8. Avatar K.L. Brady says:

    My first book just sold in May (written in 2008/2009), and I'm now finishing up my third novel and ready to get started on the fourth. I have notebooks full of ideas that will keep me writing steady for the next 3 to 5 years (2 books a year).

    It seems almost arrogant for an author to think he or she could kick out a book and then leave the industry for 3-4 years and come back…right where they left off. Even if you could, why would you want to? Don't you want to reach and grow your audience? Don't you want to grow as a writer and learn the business?

    If that's not on the author's mind, I wonder why they'd even bother.

  9. Avatar Anonymous says:

    I've actually done it.

    Not because I thought getting published was a lark, but because realistically, most authors who manage to get a book taken on by a major publisher will only make a few thousand dollars. I'm one of those.

    That means doing something else to put food on the table, and if that something else is also a career that deserves to be taken seriously, well, then, you take it seriously.

    I know others who have done the same. Without agents, though. I can see where an agent might object. The hard part is selling yourself all over again every time.

  10. Avatar wry wryter says:

    Wait a minute folks.
    You are all acting like there is nothing else in life BUT writing. Being sent to combat, illness, and yes triplets, eldercare all kinds of things can preempt a writers second, third, or forth attempt after success. All kinds of things might make us step back. Why assume arrogance or slumming as a reason for the question. Be civil.
    Why such a question would set someone off regarding the profession of writing is beyond me.

    Ah…up the river doing 3 to 5 is a great opportunity, by the way, to finish the next novel

  11. Avatar Averil Dean says:

    Not WRITE? For three or four YEARS? Is that even possible? I can't make it three or four days – it would require a superhuman effort for me to abstain that long.

  12. Avatar sue harrison says:

    I (sort of) had that happen in my writing career. It wasn't by choice and it wasn't after the first book. It was after the sixth (seventh if you count a small commercial press middle reader book.) My first six books were published by big houses (Doubleday, then William Morrow/HarperCollins; Avon paperbacks – Mother Earth Father Sky, et. al.)in the US and in 12 languages besides English. They sold about 2 million copies, not counting book club sales. Then the fall…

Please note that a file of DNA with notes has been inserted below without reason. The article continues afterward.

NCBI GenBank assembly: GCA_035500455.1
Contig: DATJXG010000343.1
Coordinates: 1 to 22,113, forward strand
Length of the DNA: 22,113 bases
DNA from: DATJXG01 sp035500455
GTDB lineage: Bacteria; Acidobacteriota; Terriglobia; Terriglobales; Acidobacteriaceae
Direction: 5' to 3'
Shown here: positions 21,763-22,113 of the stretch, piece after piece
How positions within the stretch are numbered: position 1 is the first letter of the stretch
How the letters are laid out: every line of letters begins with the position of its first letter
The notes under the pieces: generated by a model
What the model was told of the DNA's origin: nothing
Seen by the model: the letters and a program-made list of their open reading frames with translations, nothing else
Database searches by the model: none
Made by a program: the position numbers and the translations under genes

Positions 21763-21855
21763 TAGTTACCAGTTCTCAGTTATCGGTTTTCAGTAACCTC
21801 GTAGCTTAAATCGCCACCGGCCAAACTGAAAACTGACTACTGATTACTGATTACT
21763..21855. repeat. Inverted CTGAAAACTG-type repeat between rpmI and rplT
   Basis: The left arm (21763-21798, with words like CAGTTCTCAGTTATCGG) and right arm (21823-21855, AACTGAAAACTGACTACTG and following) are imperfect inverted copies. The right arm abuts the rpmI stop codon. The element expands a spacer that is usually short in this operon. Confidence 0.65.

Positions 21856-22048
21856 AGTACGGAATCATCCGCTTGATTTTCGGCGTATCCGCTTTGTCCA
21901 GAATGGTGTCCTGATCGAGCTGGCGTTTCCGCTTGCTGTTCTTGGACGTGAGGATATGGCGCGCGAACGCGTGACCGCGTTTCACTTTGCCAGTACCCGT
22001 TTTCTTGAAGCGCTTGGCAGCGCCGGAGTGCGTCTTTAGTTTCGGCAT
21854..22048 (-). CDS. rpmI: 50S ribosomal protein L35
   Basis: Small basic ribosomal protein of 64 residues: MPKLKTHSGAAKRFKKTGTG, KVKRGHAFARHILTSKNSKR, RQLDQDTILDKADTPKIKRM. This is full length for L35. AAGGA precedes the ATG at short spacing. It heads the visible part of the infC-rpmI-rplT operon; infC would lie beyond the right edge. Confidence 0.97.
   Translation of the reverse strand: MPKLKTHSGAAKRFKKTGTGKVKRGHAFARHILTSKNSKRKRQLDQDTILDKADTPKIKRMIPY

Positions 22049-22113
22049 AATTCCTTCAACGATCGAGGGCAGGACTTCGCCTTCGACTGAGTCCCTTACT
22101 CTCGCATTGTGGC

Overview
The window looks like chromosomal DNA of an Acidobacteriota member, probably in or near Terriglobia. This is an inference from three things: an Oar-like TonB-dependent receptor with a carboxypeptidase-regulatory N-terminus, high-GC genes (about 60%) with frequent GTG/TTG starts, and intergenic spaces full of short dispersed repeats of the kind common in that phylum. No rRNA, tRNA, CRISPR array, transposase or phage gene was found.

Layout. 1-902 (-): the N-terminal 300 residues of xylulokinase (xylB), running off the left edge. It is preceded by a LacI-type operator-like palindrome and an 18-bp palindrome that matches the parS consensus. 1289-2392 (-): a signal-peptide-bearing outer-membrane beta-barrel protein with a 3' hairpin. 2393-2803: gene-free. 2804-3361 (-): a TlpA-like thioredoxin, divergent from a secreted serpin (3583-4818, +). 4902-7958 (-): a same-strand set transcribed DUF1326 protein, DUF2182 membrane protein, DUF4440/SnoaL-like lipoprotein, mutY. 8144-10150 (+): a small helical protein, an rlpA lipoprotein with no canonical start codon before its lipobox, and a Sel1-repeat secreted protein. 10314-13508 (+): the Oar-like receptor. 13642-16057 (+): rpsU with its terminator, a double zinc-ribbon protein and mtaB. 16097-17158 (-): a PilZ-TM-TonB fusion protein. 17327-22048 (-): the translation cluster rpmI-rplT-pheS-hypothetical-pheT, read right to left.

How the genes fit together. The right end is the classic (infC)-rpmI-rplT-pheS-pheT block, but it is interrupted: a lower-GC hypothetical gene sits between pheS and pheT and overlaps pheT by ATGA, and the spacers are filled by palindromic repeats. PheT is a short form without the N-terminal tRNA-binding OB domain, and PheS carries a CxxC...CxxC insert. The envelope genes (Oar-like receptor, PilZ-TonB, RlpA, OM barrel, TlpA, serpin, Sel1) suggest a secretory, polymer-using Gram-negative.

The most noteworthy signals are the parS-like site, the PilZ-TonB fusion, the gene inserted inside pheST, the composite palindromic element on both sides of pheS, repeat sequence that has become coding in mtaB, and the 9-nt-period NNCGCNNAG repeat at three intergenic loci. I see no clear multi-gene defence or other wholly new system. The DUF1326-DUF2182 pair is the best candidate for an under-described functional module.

1. My orginal agent retired after 9/11.
    2. My genre(prehistoric) pretty much died and HarperCollins requested no more of that type of book.
    3. My mother-in-law was diagnosed with Alzheimer's and the family decided that I should be her and my father-in-law's caregiver. I decided they were right.

    Okay, this is 9 years later. My mother-in-law has passed away. I am writing for the CBA market(romance/mystery), after attempts in the literary and historical that didn't pan out. And I'm trying very hard to find an agent who will take a chance on a "new" writer.

    All this to say that sometimes LIFE happens. You don't quit writing when you're a writer, but you might have only ten minutes between diapers and feedings and bottom washings, cooking and cleaning to write. You might finish two (or five!) novels that agents feel are well written, but not marketable. And still, YOU DON'T GIVE UP!!

    But it's VERY TOUGH to start over.

  13. Examples of authors who left their first books, for whatever reason, and came back later: James Lee Burke, Sue Grafton..

  14. Avatar Sheila Cull says:

    WHY publish and leave? Laugh out loud, I so agree Jessica.

  15. Avatar K.L. Brady says:

    For my part, I'm not looking down on the person. I was thinking of reasons beyond health and family reasons. Of course anyone could understand that.

    I'm a single Mom with an autistic son, a real estate agent part-time, I have a full-time job as a contractor for the military, and I still take the whole writing thing pretty seriously. I promote, I write, I work my tail off. From my perspective, if you're truly dedicated, you find a way to make it work and you put your heart into it.

    When I say arrogance, I guess I don't think so much of my writing to think that I can ride the wave of my "success" for four years without putting work behind it. I just couldn't fathom it, knowing how fickle the industry is.

  16. Interesting post, Jessica. For myself, I can't imagine giving up writing for that long, and I imagine it would be harder to reenter the market after leaving.

    To Anonymous 9:27am: I think you're looking at writing as an absolute or nothing viewpoint. Many people with day jobs and demanding careers do write and get published. You're right, many times the books won't bring enough money to live on, but you CAN have a day job/career/life and still budget your writing time.

    It sounded from your post like you thought it was a choice you had to stick to: day job or writing, not both. So many people do both. Busy parents take notebooks and jot down outlines during soccer games. Check out getting an alphasmart or NEO – these are lightweight word processors that allow you to write and then transfer the info into your computer later.